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Sexing the Cherry: A Novel by Jeanette…

Sexing the Cherry: A Novel (original 1989; edition 1990)

by Jeanette Winterson

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2,400352,592 (3.73)138
Title:Sexing the Cherry: A Novel
Authors:Jeanette Winterson
Info:Atlantic Monthly Pr (1990), Edition: 1st Atlantic Monthly Press ed, Hardcover
Collections:Your library

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Sexing the Cherry by Jeanette Winterson (1989)


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Showing 1-5 of 35 (next | show all)
This short book packs a lot in, we have the mythic figure of the dog woman, we find out what happened to all those dancing princesses, there is a little history of exploration and exotic fruit and it's all quite strange and wonderful. Not a word is spare and it's very vividly described. ( )
  AlisonSakai | Nov 7, 2015 |
I should start off by saying that I really detest magical realism, but I love the way that Jeanette Winterson writes. So three stars is pretty high praise for her novel "Sexing the Cherry" since it is filled with the magical realism I hate so much.

There are a lot of interesting bits in this short novel -- the 12 dancing princesses and lack of a linear timeline. Winterson has an amazing way of using words sparingly to paint a really rich and vivid picture.

I'm not sure the elements of the story came together for me overall. I admit I expected a lot out of this novel since I liked "Oranges Aren't the Only Fruit" so much. In this instance, I really feel it was just the case that this book in particular wasn't up my alley. ( )
  amerynth | Apr 17, 2015 |
This book is a hard one for me to rate and review. There were parts of the book that I thought were very well done both in writing and in cleverness. But maybe because I'm writing this review and it's been a month since I finished the book, I just have a vague impression of it being enjoyable but not earth shattering. ( )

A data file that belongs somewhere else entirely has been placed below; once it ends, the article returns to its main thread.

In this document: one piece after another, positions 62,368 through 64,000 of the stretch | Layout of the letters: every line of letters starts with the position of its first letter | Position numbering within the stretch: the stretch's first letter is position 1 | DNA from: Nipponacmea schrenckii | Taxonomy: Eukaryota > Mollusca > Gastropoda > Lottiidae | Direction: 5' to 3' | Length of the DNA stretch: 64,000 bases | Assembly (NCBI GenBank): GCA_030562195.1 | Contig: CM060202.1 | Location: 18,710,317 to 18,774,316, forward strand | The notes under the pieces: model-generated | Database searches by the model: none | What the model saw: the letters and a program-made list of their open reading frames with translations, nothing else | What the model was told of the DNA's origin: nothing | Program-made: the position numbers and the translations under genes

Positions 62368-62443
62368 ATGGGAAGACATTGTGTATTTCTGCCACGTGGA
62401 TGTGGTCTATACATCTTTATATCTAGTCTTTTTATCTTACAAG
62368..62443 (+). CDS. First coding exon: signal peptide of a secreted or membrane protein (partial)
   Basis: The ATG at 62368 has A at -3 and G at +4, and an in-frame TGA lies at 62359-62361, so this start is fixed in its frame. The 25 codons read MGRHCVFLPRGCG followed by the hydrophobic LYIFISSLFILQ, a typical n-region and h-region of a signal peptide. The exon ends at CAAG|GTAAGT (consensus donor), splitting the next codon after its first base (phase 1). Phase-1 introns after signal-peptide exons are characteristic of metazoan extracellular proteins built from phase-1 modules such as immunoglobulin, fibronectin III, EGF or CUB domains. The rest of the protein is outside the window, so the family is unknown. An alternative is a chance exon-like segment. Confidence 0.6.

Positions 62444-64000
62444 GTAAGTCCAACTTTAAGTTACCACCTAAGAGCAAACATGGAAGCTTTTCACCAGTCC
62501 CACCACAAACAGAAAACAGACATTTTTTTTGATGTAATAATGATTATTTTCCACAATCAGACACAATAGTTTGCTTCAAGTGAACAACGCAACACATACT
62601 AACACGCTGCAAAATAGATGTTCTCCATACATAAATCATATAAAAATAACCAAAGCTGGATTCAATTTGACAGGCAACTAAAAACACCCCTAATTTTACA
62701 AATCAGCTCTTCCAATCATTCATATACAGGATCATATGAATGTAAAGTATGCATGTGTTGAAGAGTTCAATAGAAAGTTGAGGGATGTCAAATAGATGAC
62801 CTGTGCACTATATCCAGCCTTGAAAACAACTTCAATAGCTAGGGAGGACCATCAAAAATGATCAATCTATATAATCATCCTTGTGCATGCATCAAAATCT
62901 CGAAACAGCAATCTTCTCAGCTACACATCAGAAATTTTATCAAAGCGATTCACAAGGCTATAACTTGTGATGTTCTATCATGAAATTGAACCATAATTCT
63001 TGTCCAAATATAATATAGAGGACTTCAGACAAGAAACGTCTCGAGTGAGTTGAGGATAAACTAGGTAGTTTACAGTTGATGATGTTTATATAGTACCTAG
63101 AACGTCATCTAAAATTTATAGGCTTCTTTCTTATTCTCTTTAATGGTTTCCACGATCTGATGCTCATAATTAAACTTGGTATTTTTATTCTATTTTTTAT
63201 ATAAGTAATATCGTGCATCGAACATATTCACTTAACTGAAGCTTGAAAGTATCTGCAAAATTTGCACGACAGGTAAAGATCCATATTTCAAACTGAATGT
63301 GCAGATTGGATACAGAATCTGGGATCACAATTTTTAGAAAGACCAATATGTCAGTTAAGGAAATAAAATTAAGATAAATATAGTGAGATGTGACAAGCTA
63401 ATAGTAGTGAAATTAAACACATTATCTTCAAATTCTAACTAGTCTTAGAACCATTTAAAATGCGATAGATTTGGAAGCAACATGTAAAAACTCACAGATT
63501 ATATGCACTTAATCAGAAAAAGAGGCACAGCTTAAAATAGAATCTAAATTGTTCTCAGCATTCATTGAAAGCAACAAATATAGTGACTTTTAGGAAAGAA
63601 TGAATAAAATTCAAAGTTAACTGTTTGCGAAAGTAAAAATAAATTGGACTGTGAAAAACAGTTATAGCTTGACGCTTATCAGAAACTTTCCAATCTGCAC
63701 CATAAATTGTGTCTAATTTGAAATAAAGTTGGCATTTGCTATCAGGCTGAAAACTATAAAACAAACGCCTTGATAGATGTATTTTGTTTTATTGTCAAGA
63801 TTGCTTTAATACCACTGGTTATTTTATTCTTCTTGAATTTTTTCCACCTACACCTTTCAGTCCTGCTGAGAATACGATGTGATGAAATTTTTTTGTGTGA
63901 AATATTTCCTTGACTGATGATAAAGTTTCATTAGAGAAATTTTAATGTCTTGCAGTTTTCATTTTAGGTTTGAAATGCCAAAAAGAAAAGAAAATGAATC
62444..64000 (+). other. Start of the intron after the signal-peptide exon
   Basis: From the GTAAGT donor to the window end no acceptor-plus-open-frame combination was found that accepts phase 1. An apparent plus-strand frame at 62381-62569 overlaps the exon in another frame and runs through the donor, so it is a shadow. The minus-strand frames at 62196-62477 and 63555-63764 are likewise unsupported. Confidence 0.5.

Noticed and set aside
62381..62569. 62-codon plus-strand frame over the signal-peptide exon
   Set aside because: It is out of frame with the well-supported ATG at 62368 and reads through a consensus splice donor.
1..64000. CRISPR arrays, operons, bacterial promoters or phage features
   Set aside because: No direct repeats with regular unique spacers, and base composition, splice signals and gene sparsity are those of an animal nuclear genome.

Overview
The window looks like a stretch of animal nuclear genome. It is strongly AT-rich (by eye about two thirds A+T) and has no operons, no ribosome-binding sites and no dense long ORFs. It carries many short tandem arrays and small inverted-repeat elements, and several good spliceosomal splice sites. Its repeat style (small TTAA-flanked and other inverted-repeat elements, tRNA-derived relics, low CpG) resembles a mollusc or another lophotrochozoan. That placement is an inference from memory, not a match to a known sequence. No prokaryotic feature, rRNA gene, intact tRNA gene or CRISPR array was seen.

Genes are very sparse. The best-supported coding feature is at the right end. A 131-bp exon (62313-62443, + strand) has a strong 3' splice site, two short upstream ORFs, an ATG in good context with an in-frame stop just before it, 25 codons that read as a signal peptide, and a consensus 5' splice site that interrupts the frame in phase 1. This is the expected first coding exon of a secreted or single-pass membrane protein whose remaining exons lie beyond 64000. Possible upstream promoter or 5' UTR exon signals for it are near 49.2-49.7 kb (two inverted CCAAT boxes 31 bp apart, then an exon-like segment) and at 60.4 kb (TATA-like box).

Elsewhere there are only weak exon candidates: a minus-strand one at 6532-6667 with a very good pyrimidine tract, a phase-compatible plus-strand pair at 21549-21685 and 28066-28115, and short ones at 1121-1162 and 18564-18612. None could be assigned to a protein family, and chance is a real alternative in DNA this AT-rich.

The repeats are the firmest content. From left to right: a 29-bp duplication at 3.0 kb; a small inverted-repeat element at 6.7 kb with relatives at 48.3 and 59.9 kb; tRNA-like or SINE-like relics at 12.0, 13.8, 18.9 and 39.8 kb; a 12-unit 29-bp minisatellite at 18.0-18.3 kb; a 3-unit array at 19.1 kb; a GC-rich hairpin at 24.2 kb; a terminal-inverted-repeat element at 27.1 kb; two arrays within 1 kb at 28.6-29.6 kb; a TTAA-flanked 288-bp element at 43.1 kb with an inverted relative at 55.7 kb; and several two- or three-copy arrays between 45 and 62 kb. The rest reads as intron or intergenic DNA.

jmoncton | Jul 7, 2014 |
The first words that cone to mind after reading this book are strange and weird. I have struggled reading this book, I couldn't really follow what it was all about. And even after I stopped trying to understand, it did not really get any easier.
Too much strangeness in such a small book I guess.

Maybe I'll try a translation, if there is one, to get the t's crossed and the i's dotted. ( )
  BoekenTrol71 | May 29, 2014 |
This was an interesting, imaginative book that takes place in England at the time of the English Civil War, & centers around Jordan & his mother, who is nameless except for being called the Dog Woman. He was found by the river, & that's what she names him for, the River Jordan. Jordan has flights of fancy that take him to different places, as he travels with John Tradescant, the King's Gardener, around the world in search of rare & exotic plants. The point of view switches back & forth between Jordan, his adventures, the tales he spins, & his mother's more down to earth adventures of murder & mayhem in London. Somewhere along the line, the linear time seems to blur, & time has no meaning.

At only 167 pages, I finished in well under 24 hours, making it a fast, easy, fun read :) ( )
  Lisa.Johnson.James | Apr 11, 2014 |
Showing 1-5 of 35 (next | show all)
''Sexing the Cherry'' fuses history, fairy tale and metafiction into a fruit that's rather crisp, not terribly sweet, but of a memorably startling flavor.

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Jeanette Wintersonprimary authorall editionsconfirmed
Lammers, GeertjeTranslatorsecondary authorsome editionsconfirmed
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The Hopi, an Indian tribe, have a language as sophisticated as ours, but no tenses for past present and future. The division does not exist. What does this say about time?

Matter, that thing the most solid and the well-known, which you are holding in your hands and which makes up your body, is now known to be mostly empty space. Empty space and points of light. What does this say about the reality of the world?
For Melanie Adams

My thanks are due to Don and Ruth Rendell, whose hospitality gave me the space to work. To all at Bloomsbury, especially Liz Calder and Caroline Michel. And to Pat Kavanagh for her continual support.
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My name is Jordan.
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Amazon.com Product Description (ISBN 0802135781, Paperback)

In a fantastic world that is and is not seventeenth-century England, a baby is found floating in the Thames. The child, Jordan, is rescued by Dog Woman and grows up to travel the world like Gulliver, though he finds that the world’s most curious oddities come from his own mind. Winterson leads the reader from discussions on the nature of time to Jordan’s fascination with journeys concealed within other journeys, all with a dizzying speed that shoots the reader from epiphany to shimmering epiphany.

(retrieved from Amazon Thu, 12 Mar 2015 18:25:09 -0400)

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An imaginative tour de force exploring history, imagination and the nature of time.

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